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"volcanology"21 articles archived since 1845

Coming Next: Pompeii – a Geological Movie-Review

Coming Next: Pompeii – a Geological Movie-Review

A new disaster movie, retelling the fate of the ancient town of Pompeii, will be released soon. The filmmakers spent six years researching the volcanic disaster that destroyed the town to make it as historically accurate as possible – but what about the geology?

February 16, 2014 — David Bressan

When Rock Classification is not hard anymore, thank Mohs Scale of Hardness

Talc – Gypsum – Calcite – Fluorite – Apatite – Feldspar – Quartz – Topaz – Corundum – Diamond - “Mohs Scale of Mineral Hardness ” should be familiar to rock-hounds and earth-science students alike, as it lists common minerals in the order of relative hardness (talc as the softest and diamond as the hardest [...]

January 29, 2014 — David Bressan
In Search of the Lost Land of Gold (and mummified baboons too)

In Search of the Lost Land of Gold (and mummified baboons too)

“Suddenly I heard a noise as of thunder, which I thought to be that of a wave of the sea. The trees shook, and the earth was moved. I uncovered my face, and I saw that a serpent drew near…[]…his body was as overlaid with gold, and his colour as that of true lazuli….[]… it [...]

August 30, 2013 — David Bressan
Book Review: Island on Fire

Book Review: Island on Fire

Island on Fire: The extraordinary story of Laki, the volcano that turned eighteenth-century Europe dark By Witze, A. & Kanipe, J. PROFILE-BOOKS 224 pages | Hardcover 1st edition | April 2014 ISBN 978-178125-0044   Volcanoes are no unusual sight on Iceland and yet the eruption that started June 8, 1783 in the southern district of [...]

September 15, 2014 — David Bressan
Happy Birthday Plate-Tectonics !

Happy Birthday Plate-Tectonics !

September 7, marks the anniversary of the publication of an important paper, “Magnetic Anomalies Over Oceanic Ridges” (1964) describes the discovery of parallel stripes of magnetized igneous rocks along the ocean floor.

September 7, 2014 — David Bressan
August 21, 1986: The Lake Nyos Catastrophe

August 21, 1986: The Lake Nyos Catastrophe

August 21, 1986 was a busy market day in the village of Lower Nyos (Cameroon) and most people that evening went to bed early. At 9:30 p.m. a strange sound, like a distant explosion, was heard and suddenly people and animals tumbled onto the ground.

August 21, 2013 — David Bressan
How it all ends…

How it all ends…

“Some say the world will end in fire, Some say in ice. From what I’ve tasted of desire I hold with those who favor fire. But if it had to perish twice, I think I know enough of hate To say that for destruction ice Is also great And would suffice.” Robert Frost (1874-1963) The [...]

December 7, 2014 — David Bressan
Granite Wars – Episode I: Fire & Water

Granite Wars – Episode I: Fire & Water

In 1820 the Italian engineer Count Giuseppe Marzari-Pencati (1779-1836) published a short article about the stratigraphic succession found near the small village of Predazzo.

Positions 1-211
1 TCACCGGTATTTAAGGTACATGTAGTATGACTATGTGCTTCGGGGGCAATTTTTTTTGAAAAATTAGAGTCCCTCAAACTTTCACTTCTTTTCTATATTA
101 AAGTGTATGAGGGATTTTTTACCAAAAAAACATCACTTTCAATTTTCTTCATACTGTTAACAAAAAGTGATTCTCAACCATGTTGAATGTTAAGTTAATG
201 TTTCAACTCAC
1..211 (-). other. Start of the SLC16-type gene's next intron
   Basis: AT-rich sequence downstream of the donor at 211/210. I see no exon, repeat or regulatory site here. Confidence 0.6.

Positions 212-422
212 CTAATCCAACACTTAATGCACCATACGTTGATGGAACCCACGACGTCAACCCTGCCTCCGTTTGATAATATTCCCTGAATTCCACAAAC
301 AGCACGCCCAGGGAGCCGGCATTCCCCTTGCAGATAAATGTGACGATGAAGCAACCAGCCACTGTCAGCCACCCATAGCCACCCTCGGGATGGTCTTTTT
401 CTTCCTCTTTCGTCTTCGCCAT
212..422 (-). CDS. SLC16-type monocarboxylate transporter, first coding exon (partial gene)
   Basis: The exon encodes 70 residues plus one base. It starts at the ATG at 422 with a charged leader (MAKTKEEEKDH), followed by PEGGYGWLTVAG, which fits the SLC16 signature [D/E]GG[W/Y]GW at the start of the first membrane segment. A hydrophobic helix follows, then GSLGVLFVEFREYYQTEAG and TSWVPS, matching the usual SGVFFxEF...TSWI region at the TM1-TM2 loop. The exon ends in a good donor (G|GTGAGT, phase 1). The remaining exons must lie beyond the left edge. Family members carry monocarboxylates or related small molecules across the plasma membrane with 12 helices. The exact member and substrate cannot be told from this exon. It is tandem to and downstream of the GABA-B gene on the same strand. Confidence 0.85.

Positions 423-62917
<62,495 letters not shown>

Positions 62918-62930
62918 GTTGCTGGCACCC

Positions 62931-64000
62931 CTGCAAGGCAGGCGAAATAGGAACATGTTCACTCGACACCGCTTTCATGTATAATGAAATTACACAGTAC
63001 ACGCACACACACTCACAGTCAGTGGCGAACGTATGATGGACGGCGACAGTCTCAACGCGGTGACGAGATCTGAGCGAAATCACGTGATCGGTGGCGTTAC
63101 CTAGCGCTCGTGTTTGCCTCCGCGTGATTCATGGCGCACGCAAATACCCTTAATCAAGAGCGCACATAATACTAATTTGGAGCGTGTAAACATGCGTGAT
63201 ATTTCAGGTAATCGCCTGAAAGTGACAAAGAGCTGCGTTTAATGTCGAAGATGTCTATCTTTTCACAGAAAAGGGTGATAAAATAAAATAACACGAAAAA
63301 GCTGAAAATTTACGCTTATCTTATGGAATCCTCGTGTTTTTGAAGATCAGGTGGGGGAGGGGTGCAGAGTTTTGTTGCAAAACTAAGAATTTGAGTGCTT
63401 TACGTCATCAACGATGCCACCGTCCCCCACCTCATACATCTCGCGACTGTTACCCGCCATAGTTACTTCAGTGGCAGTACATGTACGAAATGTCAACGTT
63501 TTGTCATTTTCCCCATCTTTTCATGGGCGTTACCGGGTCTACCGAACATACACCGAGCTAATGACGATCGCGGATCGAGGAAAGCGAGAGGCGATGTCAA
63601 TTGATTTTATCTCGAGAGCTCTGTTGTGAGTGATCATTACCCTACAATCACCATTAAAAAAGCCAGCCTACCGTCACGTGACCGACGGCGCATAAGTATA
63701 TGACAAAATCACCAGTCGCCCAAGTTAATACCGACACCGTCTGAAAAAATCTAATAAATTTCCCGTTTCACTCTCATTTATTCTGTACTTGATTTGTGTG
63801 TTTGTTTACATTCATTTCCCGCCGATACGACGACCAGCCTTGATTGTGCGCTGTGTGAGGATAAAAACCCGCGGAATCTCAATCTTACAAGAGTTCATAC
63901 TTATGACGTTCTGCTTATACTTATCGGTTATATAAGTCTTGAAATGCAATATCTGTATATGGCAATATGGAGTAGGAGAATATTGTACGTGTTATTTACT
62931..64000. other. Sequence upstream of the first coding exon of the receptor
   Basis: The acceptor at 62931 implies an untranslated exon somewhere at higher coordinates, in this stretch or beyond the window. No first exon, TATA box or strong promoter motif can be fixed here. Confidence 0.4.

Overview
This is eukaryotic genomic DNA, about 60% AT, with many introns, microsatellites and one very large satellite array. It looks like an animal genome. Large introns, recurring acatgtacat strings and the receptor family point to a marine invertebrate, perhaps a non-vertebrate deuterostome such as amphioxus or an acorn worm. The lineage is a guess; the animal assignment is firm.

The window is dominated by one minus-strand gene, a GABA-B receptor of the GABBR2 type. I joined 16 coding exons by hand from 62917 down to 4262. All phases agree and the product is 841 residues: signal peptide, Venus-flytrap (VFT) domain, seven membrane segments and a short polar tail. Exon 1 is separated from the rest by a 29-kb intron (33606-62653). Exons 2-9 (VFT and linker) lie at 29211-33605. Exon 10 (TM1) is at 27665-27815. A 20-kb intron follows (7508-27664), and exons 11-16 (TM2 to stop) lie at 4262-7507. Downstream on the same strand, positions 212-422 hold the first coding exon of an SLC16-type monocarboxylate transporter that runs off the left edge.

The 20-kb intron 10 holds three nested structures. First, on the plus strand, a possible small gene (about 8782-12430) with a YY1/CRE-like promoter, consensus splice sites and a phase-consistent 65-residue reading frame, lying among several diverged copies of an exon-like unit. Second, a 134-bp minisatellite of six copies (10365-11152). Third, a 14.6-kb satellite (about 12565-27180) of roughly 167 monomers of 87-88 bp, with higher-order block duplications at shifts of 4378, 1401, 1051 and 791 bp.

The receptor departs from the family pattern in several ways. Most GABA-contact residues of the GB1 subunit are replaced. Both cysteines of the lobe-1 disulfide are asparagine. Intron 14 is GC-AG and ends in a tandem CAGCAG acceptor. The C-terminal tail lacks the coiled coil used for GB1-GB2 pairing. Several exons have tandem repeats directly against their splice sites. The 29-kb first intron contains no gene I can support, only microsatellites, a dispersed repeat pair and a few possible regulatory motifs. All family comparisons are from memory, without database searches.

September 28, 2013 — David Bressan

Granite Wars – Episode II: A New Phase (-Diagram)

“Inside the globe [there] exist mysterious forces, whose effects become apparent on the surface. Eruptions of vapors, glowing lava and new volcanic rocks…[]” Alexander von Humboldt At the end of the 19th century and after the victory of “Plutonism” in the great Granite War, geologists accepted the idea that igneous rocks originate from deep inside [...]

October 13, 2013 — David Bressan
The Strange Medical Case of the Radioactive Landslide

The Strange Medical Case of the Radioactive Landslide

The landslide of Köfels (named after a small village in Tyrol) is one of the largest recognized landslides in the Alps – large enough to dam up a 92 meters (300 feet) deep prehistoric lake and divide in two the valley of Ötz.

October 16, 2014 — David Bressan
The Expanding Earth

The Expanding Earth

The prevailing geological model of the early 19th century was characterized by an almost static earth, maybe slowly cooling and shrinking, until the molten interior would eventually be completely frozen and solidified.

May 12, 2014 — David Bressan
Of Mountain Building and Dwarven Treasures

Of Mountain Building and Dwarven Treasures

Alpine-Type Fissures, fissures filled often with large and beautiful crystals of Quartz, Plagioclase, Rutile , Amphibole and even Gold, are – according to Alpine folklore the treasure chambers of dwarves – but how these treasures formed is even more fascinating than legends could figure out… Soon after the basic principles of the succession of rocks [...]

February 8, 2014 — David Bressan
Geologizing in the Realm of the Beast

Geologizing in the Realm of the Beast

September 8, 1762 the young son of the Yolle‘s, herding the flock of sheep, disappeared near the village of Laval in the province of Dauphiné (France).

October 21, 2014 — David Bressan

Geology and Generals: How Geology influenced the Battle of Gettysburg (Part II.)

“With regard to precipitous heights, if you are beforehand with your adversary, you should occupy the raised and sunny spots, and there wait for him to come up.” The Art of War, by Sun Tzù The battleground of Gettysburg was shaped by ancient tectonic movements, sediments transported by rivers and deposited in lakes and finally [...]

July 3, 2014 — David Bressan

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